Loss Function and cost function both measure how much is our predicted output/calculated output is different than actual output. The loss functions are defined on a single training example. It means it measures how well your model performing on a single training example. But if we consider the entire training set and try to measure how well is our model performing on it, we define a function called the cost function. Mathematically the cost function is the average of the loss function for the entire training set. In other words, the loss function measures the error for a single training example, the cost function measures the average error for the entire training set.

Let’s understand it with an example,

Suppose, the training set is {(x^{1}, y^{1}), (x^{2}, y^{2}), (x^{3}, y^{3})....... (x^{m}, y^{m})}, where x^{m}’s are training inputs and y^{m}’s are respective actual outputs and m is the total number of training examples. Let {yhat^{1},yhat^{2},yhat^{3},…,yhat^{m}} be the predicted outputs of our model corresponding to the {x^{1} ,x^{2},x^{3},.....,x^{m}} inputs.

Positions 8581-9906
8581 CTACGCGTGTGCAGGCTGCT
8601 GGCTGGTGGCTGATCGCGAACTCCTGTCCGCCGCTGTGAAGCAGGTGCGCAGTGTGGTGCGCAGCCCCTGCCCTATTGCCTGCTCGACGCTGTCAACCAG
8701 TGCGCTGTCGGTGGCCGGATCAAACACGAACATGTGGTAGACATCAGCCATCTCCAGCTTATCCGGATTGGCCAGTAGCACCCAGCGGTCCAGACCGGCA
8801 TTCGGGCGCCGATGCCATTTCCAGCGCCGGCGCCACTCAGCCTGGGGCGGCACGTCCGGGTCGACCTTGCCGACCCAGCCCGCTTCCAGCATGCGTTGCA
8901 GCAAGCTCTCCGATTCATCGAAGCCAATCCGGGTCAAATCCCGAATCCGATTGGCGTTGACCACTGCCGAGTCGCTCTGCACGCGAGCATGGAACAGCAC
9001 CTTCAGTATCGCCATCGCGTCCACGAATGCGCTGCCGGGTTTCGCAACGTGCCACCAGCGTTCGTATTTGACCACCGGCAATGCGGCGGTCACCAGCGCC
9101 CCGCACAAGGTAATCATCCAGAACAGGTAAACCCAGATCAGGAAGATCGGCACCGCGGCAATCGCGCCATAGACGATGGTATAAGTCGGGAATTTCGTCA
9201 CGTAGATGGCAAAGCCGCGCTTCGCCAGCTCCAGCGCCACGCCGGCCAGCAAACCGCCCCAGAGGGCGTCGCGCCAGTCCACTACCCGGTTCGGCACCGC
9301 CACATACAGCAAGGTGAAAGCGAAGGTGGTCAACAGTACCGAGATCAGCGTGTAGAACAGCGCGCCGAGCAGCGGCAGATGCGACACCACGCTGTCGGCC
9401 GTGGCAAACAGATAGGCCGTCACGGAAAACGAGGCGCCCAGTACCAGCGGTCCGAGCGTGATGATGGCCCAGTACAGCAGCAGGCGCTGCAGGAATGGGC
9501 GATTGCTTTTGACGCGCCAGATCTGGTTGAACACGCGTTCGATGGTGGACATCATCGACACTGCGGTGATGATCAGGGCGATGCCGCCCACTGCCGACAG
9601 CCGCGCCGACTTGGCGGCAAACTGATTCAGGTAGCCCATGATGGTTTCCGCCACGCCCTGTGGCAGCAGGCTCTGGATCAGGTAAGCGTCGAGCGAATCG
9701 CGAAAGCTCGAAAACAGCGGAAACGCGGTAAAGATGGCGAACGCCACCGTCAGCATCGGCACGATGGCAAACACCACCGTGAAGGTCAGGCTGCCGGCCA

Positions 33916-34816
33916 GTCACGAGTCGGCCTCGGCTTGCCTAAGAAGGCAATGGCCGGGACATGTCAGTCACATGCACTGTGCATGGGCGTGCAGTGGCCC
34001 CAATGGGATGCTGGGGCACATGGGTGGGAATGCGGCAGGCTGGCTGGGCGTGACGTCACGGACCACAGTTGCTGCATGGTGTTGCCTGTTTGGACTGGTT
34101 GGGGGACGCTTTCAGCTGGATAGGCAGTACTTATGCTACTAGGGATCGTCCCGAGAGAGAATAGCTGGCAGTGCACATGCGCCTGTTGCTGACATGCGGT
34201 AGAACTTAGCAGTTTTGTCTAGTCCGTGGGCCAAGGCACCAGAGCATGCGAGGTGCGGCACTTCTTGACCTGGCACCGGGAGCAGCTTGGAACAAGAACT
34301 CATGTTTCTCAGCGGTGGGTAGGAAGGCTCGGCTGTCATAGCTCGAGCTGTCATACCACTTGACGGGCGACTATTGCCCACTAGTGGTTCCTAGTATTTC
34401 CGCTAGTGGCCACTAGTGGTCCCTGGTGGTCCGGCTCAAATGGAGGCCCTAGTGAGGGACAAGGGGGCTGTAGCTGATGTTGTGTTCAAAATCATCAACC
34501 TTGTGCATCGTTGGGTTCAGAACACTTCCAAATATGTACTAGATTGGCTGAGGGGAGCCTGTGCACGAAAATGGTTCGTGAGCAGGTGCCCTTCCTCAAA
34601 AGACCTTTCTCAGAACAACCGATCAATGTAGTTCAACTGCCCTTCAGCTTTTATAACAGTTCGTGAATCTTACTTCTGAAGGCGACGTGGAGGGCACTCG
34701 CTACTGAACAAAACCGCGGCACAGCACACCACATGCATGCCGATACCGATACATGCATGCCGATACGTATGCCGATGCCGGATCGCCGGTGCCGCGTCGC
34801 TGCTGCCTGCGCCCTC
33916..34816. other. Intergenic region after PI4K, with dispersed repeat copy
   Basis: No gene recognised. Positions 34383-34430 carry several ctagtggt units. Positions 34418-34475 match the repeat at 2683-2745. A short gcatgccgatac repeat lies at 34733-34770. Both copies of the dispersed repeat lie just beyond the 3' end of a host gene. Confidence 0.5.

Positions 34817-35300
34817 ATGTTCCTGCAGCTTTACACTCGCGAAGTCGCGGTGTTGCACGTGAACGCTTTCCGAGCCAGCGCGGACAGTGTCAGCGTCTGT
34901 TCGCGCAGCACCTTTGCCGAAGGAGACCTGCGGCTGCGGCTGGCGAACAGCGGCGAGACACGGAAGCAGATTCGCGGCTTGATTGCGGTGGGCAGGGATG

If we use binary cross-entropy as loss function, then for training example 1 it is calculated as,

As we have described above, the cost function is the average of the loss functions for the entire training set, thus cost function J is calculated as,

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